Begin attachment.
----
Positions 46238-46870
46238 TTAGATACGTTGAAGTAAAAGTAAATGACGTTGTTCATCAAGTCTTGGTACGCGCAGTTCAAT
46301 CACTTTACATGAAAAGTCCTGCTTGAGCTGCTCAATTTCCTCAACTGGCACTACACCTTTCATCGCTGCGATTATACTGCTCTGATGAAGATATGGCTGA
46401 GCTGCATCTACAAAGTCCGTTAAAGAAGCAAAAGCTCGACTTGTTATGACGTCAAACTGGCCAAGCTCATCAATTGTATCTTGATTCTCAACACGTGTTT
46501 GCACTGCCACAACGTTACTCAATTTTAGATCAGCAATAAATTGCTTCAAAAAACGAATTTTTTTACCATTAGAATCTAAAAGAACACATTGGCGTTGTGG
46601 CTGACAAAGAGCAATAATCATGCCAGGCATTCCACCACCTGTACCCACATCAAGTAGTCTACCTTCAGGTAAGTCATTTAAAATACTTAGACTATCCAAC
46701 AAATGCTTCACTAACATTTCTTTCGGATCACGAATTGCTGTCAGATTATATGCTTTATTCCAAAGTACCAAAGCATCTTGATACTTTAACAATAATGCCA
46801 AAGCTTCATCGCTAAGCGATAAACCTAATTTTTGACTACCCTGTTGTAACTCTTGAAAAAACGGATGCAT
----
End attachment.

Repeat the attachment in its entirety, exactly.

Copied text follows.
Positions 46238-46870
46238 TTAGATACGTTGAAGTAAAAGTAAATGACGTTGTTCATCAAGTCTTGGTACGCGCAGTTCAAT
46301 CACTTTACATGAAAAGTCCTGCTTGAGCTGCTCAATTTCCTCAACTGGCACTACACCTTTCATCGCTGCGATTATACTGCTCTGATGAAGATATGGCTGA
46401 GCTGCATCTACAAAGTCCGTTAAAGAAGCAAAAGCTCGACTTGTTATGACGTCAAACTGGCCAAGCTCATCAATTGTATCTTGATTCTCAACACGTGTTT
46501 GCACTGCCACAACGTTACTCAATTTTAGATCAGCAATAAATTGCTTCAAAAAACGAATTTTTTTACCATTAGAATCTAAAAGAACACATTGGCGTTGTGG
46601 CTGACAAAGAGCAATAATCATGCCAGGCATTCCACCACCTGTACCCACATCAAGTAGTCTACCTTCAGGTAAGTCATTTAAAATACTTAGACTATCCAAC
46701 AAATGCTTCACTAACATTTCTTTCGGATCACGAATTGCTGTCAGATTATATGCTTTATTCCAAAGTACCAAAGCATCTTGATACTTTAACAATAATGCCA
46801 AAGCTTCATCGCTAAGCGATAAACCTAATTTTTGACTACCCTGTTGTAACTCTTGAAAAAACGGATGCAT